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'Working during the pandemic has been beyond stressful:' Gov. Inslee met with frontline workers during Spokane visit

The governor also met with health and political leaders.

SPOKANE, Wash — Gov. Jay Inslee visited Spokane on Thursday amid a recent spike in new cases in the area.

The governor had a series of meetings planned with local elected officials, health leaders and representatives from the region's hospitals. 

But the first meeting of the day was with a group called the Spokane Alliance. That's a collective of nonprofits, churches, and unions that sometimes get together to promote common goals.

During the meeting, Governor Inslee heard from front line workers on the ground. 

"Working during the pandemic has been beyond stressful. We’ve been going out of our way to overly sanitize and disinfect to protect others when most people aren’t taking appropriate measures to take care of themselves. I’ve been staying updated with the virus, and number of cases has been dramatically increasing, fearing to discover who will get it next," said one teacher at Parkview Early Learning Center. "I worked at a facility where a toddler tested positive and it was very scary. My fear is putting my loved ones in danger. We have no control over how families choose to follow simple health regulations and I go to work on a heavy heart. It’s worth it to provide childcare to the kiddos we love."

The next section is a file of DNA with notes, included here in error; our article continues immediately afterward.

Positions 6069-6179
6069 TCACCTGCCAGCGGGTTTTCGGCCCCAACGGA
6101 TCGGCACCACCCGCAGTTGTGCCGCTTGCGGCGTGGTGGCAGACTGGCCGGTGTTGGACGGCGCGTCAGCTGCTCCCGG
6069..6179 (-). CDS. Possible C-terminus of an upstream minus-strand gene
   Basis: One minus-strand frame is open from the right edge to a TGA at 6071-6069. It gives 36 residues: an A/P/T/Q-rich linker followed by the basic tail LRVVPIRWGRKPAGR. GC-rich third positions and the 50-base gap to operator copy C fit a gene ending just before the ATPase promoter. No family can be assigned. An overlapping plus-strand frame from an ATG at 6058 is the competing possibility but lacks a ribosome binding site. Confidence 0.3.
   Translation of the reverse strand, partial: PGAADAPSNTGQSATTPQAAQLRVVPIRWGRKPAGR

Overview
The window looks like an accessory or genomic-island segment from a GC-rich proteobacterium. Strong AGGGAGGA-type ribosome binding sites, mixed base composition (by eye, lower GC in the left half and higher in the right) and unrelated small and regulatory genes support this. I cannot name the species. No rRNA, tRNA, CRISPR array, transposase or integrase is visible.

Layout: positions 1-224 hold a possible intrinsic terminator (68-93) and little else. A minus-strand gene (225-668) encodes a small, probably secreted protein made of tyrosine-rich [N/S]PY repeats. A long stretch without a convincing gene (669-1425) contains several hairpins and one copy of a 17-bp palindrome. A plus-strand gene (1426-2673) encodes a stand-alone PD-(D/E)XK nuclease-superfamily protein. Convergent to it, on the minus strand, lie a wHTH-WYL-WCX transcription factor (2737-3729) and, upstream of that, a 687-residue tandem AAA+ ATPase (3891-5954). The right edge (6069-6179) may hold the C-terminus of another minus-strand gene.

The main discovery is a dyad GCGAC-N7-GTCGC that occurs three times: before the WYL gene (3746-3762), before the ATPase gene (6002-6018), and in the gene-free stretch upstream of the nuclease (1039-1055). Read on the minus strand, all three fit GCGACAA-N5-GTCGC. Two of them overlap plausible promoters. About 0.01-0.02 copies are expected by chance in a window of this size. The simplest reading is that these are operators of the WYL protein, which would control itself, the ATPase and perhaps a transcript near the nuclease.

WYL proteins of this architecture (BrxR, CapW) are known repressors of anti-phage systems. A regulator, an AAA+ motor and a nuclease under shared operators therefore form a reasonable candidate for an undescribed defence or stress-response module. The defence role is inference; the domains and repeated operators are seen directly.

Attendees also called attention to the disproportionate number of people of color who are contracting the coronavirus. 

"Racism is impacting who contracts COVID-19 and who is spared. In Spokane, people of color make up a disproportionate number of the COVID-19 cases and front-line workers who are put at risk on a daily basis," said Ravneet Waraich, a WSU medical student and a member of the Health Equity circle. "Now is the time to address the root cause of these health inequities and call upon our institutions, administrators, and elected officials to take action and give this public health crisis a name -- racism."

The goal of the meeting was to make sure the governor understands the perspective of the frontline workers on the ground. 

"While it's important to hear from the people in government, it's also really important to hear from the community," said Dr. Luis Manriquez, who heads the Health Equity Circle, a member of the Spokane Alliance. "The particulars really matter. So from the particulars of people's stories you can really get a sense of how to address those needs."

Manriquez says he and the rest of the alliance wanted to convey to the governor the concerns of folks like grocery store employees, transit workers, and health care professionals.

"Questions around safety, returning to work, social distancing and masks," he said.

The trip to Spokane marks only the second time since the pandemic began that Inslee has left his Western Washington base of operations. The first was to Yakima, which Inslee called the state's coronavirus epicenter. 

So, the fact that he came to Spokane at the same time we're seeing all-time highs in new cases may be a bit concerning to some. But Manriquez says he's not reading into it that way.

"The signal that it sends to me is that the governor is concerned about the entire state, and that it's really valuable to come out to the east side and hear from people out here," he said. "So I look at it as a positive thing."

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